References


[1] SOFA Team and Doss, S. (2011). The role of women in agriculture. ESA Working Paper No. 11-02. The Food and Agriculture Organization of the United Nations (FAO), Agricultural Development Economics Division.

[2] FAO. 2011. The state of food and agriculture 2010-11 – Women in agriculture: closing the gender gap for development. Rome: The Food and Agriculture Organization of the United Nations (FAO).

[3] Grabe, S. (2010). Promoting gender equality: the role of ideology, power, and control in the link between land ownership and violence in Nicaragua. Analyses of social issues and public policy 10, no. 1: 146–170.

[4] Ezeh, A.C., and Gage, A.J. (2000). Domestic violence in Uganda: Evidence from qualitative and quantitative data. Working Paper 18. Nairobi: African Population and Health Research Center.

[5] Gupta, J. (2006). Property ownership of women as protection for domestic violence: The West Bengal Experience. Washington, DC: ICRW.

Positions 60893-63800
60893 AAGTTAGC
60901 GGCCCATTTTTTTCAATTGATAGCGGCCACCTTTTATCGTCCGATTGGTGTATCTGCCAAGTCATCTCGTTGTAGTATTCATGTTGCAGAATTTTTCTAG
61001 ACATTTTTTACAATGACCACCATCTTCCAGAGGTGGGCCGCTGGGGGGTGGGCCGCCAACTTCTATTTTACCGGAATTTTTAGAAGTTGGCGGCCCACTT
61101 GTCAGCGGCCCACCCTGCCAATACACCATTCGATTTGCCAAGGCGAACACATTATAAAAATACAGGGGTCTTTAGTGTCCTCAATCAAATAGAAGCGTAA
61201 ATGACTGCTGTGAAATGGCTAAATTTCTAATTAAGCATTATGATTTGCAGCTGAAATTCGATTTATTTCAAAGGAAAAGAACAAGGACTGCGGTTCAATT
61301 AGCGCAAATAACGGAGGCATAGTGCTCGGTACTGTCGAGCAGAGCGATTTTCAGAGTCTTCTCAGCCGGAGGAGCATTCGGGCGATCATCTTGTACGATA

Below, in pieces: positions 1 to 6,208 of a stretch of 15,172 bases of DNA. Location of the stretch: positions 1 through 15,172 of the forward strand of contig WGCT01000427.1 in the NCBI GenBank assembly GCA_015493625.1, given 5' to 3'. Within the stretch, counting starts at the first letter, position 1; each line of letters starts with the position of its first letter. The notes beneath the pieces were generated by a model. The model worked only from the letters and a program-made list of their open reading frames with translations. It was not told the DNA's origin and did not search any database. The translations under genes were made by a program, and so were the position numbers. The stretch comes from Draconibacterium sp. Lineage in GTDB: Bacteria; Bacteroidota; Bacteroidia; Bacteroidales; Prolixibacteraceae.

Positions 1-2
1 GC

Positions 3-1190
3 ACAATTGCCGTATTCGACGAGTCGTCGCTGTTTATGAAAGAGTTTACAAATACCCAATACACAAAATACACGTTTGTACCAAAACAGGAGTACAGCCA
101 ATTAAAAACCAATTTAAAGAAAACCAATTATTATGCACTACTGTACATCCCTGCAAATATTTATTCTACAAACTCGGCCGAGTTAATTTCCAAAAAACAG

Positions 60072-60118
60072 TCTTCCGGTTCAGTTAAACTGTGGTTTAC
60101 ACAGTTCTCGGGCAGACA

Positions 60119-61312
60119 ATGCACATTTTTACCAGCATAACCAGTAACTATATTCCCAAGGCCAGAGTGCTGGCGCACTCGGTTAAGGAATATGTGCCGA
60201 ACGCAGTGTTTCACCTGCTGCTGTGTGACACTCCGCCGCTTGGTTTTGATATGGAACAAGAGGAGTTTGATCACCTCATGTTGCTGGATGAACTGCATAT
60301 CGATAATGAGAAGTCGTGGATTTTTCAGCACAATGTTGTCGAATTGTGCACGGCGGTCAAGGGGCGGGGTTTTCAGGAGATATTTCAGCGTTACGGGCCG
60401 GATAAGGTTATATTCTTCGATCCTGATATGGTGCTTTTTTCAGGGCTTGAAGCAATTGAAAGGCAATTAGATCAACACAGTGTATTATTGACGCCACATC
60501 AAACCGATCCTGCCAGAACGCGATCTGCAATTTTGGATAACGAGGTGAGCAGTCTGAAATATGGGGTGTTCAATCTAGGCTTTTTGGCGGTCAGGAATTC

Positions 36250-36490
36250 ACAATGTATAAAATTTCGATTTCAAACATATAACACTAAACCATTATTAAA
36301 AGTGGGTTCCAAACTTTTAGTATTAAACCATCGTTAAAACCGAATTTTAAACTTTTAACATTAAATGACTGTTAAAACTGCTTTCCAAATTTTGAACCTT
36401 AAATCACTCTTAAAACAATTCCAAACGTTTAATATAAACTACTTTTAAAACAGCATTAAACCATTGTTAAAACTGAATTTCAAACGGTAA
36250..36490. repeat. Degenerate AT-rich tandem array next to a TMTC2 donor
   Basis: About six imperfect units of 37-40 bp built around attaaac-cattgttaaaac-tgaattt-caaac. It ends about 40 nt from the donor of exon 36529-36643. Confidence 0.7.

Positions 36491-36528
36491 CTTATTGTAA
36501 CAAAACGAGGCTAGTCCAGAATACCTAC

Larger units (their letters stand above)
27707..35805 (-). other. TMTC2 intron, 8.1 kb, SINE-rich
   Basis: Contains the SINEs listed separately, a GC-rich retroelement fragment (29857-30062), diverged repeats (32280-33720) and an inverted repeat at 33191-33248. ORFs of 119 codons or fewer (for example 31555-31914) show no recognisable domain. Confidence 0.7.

[6] AJWS and IDRC (2008). Summary – using research for gender-transformative change principles and practice. American Jewish World Service (AJWS) and International Development Research Centre (IDRC).

[7] Kerr, R. B., Chilanga, E., Nyantakyi-Frimpong, H., Luginaah, I., & Lupafya, E. (2016). Integrated agriculture programs to address malnutrition in northern Malawiv. BMC public health, 16(1), 1197.

[8] Nyariro, M., Hani Sadati, S.M., Mitchell, C., Muthuri, S., and Njeri, M. (2017). Picturing change through PhotoVoice: participatory evaluation of a daycare intervention in Kenya. GrOW Working Paper Series GWP-2017-11. Institute for the Study of International Development (ISID); produced with support from McGill University, and the International Development Research Centre (IDRC).

[9] Peterman, A., Behrman, J., and Quisumbing, A. (2011). A review of empirical evidence on gender differences in non-land agricultural inputs, technology, and services in developing countries. ESA Working Paper No. 11-11. The Food and Agriculture Organization of the United Nations (FAO), Agricultural Development Economics Division.

[10] IDRC (2019). The power of collective action to achieve gender equality. Research in action. International Development Research Centre (IDRC).